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Managed Futures Benefitting From Shifting Central Bank Policies

The recent volatility witnessed in the equity markets, combined with the macroeconomic backdrop of divergent central bank policies, is highlighting the benefits of managed futures, according to firms in the segment.

Campbell & Company has released a paper suggesting that the Q3 of 2014 shows why investors might benefit from investing in managed futures funds.

In the paper Campbell & Co claims that the fact that managed futures have the potential to profit from market declines, can capture opportunities in non-traditional asset classes and can be globally diversified is an advantage in current market conditions.

With interest rate hikes on the horizon in the US, and potentially the UK, while other central banks such as those in Japan and Europe continue stimulus programmes, the divergence in policies is causing movements in alternative asset classes, which is making them more attractive to investors.

Speaking to Profit & Loss, Mike Harris, president of Campbell & Co, emphasised that FX is one example of an alternative asset class that is outperforming traditional ones right now.

“FX had unfortunately gone to sleep as an asset class for some time. Volatility was low and markets weren’t trending. The last couple of years have seen a race to zero for central banks in interest rates which created an environment where we didn’t see a lot of divergence regarding monetary policy.

“But we’re starting to see central banks going in different directions, which has created some healthy moves in the FX market, which means that we’re starting to see the carry trade come back into fashion,” he says.

This is evidenced by the fact that FX was the best performing asset in Campbell & Co’s portfolio in Q3 with 7.6% returns. Commodities returned 4.5%, while bonds and equities returned 2.4% and 0.3% respectively.

Similarly, Glenn Graham, president and chief investment officer at Golden Point Capital Management, says that his managed futures fund had the most success in October in FX.

“Throughout October we continued to see a substantial increase in the value of the US dollar versus a basket of foreign currencies. We were able to profit on this substantial move, as our models had previously dictated short exposure to both the euro and the Swiss franc; both of which declined substantially throughout October,” he says.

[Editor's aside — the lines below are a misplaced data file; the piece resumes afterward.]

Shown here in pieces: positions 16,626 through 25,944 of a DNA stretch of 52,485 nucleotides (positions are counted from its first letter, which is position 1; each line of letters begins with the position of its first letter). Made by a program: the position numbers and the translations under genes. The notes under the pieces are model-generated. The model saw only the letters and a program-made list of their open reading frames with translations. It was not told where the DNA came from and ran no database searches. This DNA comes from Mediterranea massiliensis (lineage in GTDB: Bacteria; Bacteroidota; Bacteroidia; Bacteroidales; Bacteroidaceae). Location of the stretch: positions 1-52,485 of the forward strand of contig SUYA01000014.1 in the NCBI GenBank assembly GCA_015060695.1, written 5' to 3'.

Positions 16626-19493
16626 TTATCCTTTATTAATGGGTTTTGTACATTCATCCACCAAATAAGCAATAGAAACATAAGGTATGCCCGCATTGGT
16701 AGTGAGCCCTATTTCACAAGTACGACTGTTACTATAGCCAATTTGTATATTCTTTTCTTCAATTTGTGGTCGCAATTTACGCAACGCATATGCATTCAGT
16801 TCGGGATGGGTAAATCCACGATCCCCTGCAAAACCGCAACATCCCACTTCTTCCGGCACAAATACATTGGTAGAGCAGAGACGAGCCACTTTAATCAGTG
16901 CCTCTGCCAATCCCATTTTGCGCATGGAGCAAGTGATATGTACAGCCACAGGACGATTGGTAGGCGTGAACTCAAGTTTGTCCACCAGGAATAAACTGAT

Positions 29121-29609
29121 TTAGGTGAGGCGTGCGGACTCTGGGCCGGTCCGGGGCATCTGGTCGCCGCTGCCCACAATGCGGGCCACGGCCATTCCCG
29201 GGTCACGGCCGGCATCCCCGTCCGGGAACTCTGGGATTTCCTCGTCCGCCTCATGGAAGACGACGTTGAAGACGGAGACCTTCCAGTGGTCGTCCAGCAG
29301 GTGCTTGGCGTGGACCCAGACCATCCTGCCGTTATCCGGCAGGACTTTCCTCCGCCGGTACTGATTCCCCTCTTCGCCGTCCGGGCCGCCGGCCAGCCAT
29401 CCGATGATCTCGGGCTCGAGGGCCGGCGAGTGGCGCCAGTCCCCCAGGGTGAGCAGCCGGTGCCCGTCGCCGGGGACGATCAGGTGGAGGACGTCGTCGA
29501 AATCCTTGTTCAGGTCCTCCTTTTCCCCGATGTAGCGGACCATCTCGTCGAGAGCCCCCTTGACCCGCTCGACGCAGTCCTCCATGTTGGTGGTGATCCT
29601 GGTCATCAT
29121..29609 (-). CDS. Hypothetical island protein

Graham adds that the highlight of the month for Golden Point Capital Management occurred in the last day of trading when the Bank of Japan announced its intention to add further quantitative easing, causing the yen to collapse versus the US dollar while the Nikkei rallied.

This once again shows the impact that divergent central bank policies are having on the FX market and the managed futures funds with exposure to them.

According to Harris, one potential upside to investing in systematic trading firms over discretionary is that systematic firms can sometimes be quicker to react to these sudden changes in the market.

“One of the advantages of managed futures firms like ours is that, because many of us maintained our exposure in FX and other alternative markets in our portfolio, we were able to capture some of these big break out moves,” he says.

The uncertainty around the future of the equity and fixed income markets caused by changes in central bank policy was demonstrated in October when there was a sudden decline in US equities and some of the biggest single day bond moves since 2008.

This could, according to Harris, further encourage investors to consider strategies with exposure to non-traditional asset classes.

“It hasn’t been the best environment for managed futures over the last few years and, although we’ve been one of the better performing managers, investors haven’t really seen the need to focus on alternative investments because traditional assets have done so well.

“But with central bank policy divergence, volatility around traditional asset classes is picking up. In the middle of October US stocks were down around 7-8% but many managed futures managers were positive – I know that we were.

“On that occasion stocks roared back with a 9% gain in the second half of the month, but I think that some investors are starting to realise that it might be better to diversify their portfolio because the next time a big correction like that comes the equity market might not bounce back in the same way,” he explains.

Profit & Loss reported last week that the Newedge CTA Index shows strong performance for the past three months (Squawkbox, 17 November), while Campbell & Co reports 12.8% returns for that period. Golden Point Capital Management profited 2.54% in October and is up 64.48% in 2014 while the S&P 500 is up 9.18% year-to-date.

Profit & Loss

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